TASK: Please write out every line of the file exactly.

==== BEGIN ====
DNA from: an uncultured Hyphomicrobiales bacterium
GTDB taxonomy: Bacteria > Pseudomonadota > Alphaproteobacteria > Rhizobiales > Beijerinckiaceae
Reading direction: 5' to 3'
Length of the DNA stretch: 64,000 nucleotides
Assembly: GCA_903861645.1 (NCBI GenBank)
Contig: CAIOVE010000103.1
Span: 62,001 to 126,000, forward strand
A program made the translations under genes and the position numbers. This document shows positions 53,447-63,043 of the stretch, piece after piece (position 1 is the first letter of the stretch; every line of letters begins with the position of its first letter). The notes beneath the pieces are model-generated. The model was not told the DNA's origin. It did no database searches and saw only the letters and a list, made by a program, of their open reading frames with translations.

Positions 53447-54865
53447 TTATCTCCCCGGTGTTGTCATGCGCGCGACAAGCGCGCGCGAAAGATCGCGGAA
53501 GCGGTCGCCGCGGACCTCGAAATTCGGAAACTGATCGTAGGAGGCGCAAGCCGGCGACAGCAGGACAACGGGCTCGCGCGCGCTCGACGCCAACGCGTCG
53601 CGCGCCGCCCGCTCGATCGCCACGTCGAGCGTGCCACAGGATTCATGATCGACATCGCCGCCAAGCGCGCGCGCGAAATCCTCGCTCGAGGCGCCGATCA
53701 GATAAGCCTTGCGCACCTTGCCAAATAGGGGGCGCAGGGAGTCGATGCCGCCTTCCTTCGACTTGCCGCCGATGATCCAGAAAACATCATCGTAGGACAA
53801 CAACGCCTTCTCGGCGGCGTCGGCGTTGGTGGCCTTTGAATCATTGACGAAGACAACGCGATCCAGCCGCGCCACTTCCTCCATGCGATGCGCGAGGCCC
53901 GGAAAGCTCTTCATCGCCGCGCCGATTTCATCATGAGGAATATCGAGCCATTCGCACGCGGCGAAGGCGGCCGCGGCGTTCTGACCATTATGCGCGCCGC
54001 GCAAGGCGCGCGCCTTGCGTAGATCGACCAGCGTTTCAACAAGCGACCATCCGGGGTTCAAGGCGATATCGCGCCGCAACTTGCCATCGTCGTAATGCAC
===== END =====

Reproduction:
DNA from: an uncultured Hyphomicrobiales bacterium
GTDB taxonomy: Bacteria > Pseudomonadota > Alphaproteobacteria > Rhizobiales > Beijerinckiaceae
Reading direction: 5' to 3'
Length of the DNA stretch: 64,000 nucleotides
Assembly: GCA_903861645.1 (NCBI GenBank)
Contig: CAIOVE010000103.1
Span: 62,001 to 126,000, forward strand
A program made the translations under genes and the position numbers. This document shows positions 53,447-63,043 of the stretch, piece after piece (position 1 is the first letter of the stretch; every line of letters begins with the position of its first letter). The notes beneath the pieces are model-generated. The model was not told the DNA's origin. It did no database searches and saw only the letters and a list, made by a program, of their open reading frames with translations.

Positions 53447-54865
53447 TTATCTCCCCGGTGTTGTCATGCGCGCGACAAGCGCGCGCGAAAGATCGCGGAA
53501 GCGGTCGCCGCGGACCTCGAAATTCGGAAACTGATCGTAGGAGGCGCAAGCCGGCGACAGCAGGACAACGGGCTCGCGCGCGCTCGACGCCAACGCGTCG
53601 CGCGCCGCCCGCTCGATCGCCACGTCGAGCGTGCCACAGGATTCATGATCGACATCGCCGCCAAGCGCGCGCGCGAAATCCTCGCTCGAGGCGCCGATCA
53701 GATAAGCCTTGCGCACCTTGCCAAATAGGGGGCGCAGGGAGTCGATGCCGCCTTCCTTCGACTTGCCGCCGATGATCCAGAAAACATCATCGTAGGACAA
53801 CAACGCCTTCTCGGCGGCGTCGGCGTTGGTGGCCTTTGAATCATTGACGAAGACAACGCGATCCAGCCGCGCCACTTCCTCCATGCGATGCGCGAGGCCC
53901 GGAAAGCTCTTCATCGCCGCGCCGATTTCATCATGAGGAATATCGAGCCATTCGCACGCGGCGAAGGCGGCCGCGGCGTTCTGACCATTATGCGCGCCGC
54001 GCAAGGCGCGCGCCTTGCGTAGATCGACCAGCGTTTCAACAAGCGACCATCCGGGGTTCAAGGCGATATCGCGCCGCAACTTGCCATCGTCGTAATGCAC